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WENDELL • It took two years and four failed bond attempts, but the Wendell School District will finally have money to fix facility problems.

Voters gave a thumbs up Tuesday to a two-year, $600,000 annual supplemental levy. The measure is an increase of $445,000 per year over the current levy.

Each year, $155,000 will continue to go toward basic school operating expenses. The rest will go toward facility projects, which have been put off for years without the funding to address those needs.

Now, “within a matter of two years, we’ll have these essential projects done,” Superintendent Greg Lowe said Wednesday.

School board chairman Doyle Hope wasn’t available to comment.

It will cost about $460,000 to replace the 40-year-old Wendell High School gymnasium roof, which leaks and has damaged the inside of the building.

The levy will cover $445,000, while the school district will pay about $15,000.

There’s a pre-construction meeting slated for Monday.

“The roofing company is coming down just to go over the schedule,” Lowe said.

Work will begin once school ends next week and is slated for completion in July.

Garland Co. is doing the roofing work and will allow the school district to pay once levy money comes in, Lowe said.

The rest of the gym is structurally sound, he said, and with a new roof, the building will be in good shape for years to come.

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High school sports teams and community groups use the gym.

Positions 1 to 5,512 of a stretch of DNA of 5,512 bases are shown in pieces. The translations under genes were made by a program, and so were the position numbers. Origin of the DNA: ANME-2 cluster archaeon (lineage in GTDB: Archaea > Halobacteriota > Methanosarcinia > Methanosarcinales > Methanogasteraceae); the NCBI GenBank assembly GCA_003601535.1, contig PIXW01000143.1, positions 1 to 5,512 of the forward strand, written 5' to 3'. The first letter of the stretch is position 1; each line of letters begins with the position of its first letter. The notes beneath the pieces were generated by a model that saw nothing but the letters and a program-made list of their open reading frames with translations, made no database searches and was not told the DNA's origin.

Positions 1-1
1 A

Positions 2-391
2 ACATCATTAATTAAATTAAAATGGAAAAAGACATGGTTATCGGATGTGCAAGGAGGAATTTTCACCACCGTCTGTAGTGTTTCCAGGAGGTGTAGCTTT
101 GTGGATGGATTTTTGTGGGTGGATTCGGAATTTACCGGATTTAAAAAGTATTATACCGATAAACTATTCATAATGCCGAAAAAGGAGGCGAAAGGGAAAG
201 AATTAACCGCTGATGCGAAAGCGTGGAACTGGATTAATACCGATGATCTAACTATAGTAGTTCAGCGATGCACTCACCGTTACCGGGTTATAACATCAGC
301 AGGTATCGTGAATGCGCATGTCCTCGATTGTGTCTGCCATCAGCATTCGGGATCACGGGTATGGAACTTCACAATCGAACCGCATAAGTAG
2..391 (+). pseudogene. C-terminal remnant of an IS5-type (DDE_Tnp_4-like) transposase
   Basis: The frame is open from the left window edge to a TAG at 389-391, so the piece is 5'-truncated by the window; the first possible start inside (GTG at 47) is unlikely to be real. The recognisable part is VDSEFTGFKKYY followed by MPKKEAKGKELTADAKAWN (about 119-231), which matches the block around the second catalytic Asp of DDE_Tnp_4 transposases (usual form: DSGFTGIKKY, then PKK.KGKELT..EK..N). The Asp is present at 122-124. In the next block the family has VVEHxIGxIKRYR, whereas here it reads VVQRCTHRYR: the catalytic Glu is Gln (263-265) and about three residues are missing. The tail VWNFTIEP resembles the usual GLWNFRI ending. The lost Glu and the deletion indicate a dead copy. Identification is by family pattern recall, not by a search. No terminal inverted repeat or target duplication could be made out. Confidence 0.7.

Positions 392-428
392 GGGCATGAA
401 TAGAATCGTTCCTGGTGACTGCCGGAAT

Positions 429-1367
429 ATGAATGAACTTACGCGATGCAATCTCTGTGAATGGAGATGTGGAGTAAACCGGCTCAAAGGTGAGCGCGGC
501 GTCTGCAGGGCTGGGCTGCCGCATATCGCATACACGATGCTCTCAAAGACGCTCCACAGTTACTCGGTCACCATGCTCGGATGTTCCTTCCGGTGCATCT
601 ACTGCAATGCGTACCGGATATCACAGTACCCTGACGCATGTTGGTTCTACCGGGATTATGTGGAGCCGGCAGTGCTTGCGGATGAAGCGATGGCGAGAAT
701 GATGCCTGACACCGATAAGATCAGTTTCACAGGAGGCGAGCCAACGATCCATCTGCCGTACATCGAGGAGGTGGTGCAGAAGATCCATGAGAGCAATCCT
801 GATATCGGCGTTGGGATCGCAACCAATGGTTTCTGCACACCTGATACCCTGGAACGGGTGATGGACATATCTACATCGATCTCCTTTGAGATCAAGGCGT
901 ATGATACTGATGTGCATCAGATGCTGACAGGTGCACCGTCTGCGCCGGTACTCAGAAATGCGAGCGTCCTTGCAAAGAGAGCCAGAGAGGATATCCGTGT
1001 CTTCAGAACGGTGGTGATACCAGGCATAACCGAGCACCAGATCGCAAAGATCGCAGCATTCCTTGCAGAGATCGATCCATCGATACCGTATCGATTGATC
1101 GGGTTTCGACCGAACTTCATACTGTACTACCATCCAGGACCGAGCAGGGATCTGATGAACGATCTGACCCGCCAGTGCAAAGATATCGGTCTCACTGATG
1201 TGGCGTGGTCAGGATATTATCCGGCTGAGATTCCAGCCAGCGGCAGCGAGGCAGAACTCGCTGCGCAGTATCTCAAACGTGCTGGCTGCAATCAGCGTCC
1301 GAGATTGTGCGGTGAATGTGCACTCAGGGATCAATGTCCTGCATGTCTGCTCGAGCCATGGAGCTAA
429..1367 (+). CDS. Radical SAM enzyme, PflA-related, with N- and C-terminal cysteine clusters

During the second year of the levy, money will be used to replace the damaged protective coating on Wendell High’s metal roof.

The estimated cost of repairs is $300,000. Levy money will also pay for HVAC system upgrades at the high school and high school gym.

Wendell voters rejected bonds to pay for facility projects four times since March 2014. The majority said “yes” each time, but it wasn’t enough to clear the required two-thirds supermajority.

School trustees communicated with community members and sought input about options, Lowe said.

Instead of trying again with a bond, trustees decided to pursue a larger levy to “get some major projects done in a short period of time,” he said.

It meant identifying the top priorities and leaving out some projects, such as repairing the pothole-ridden high school parking lot.


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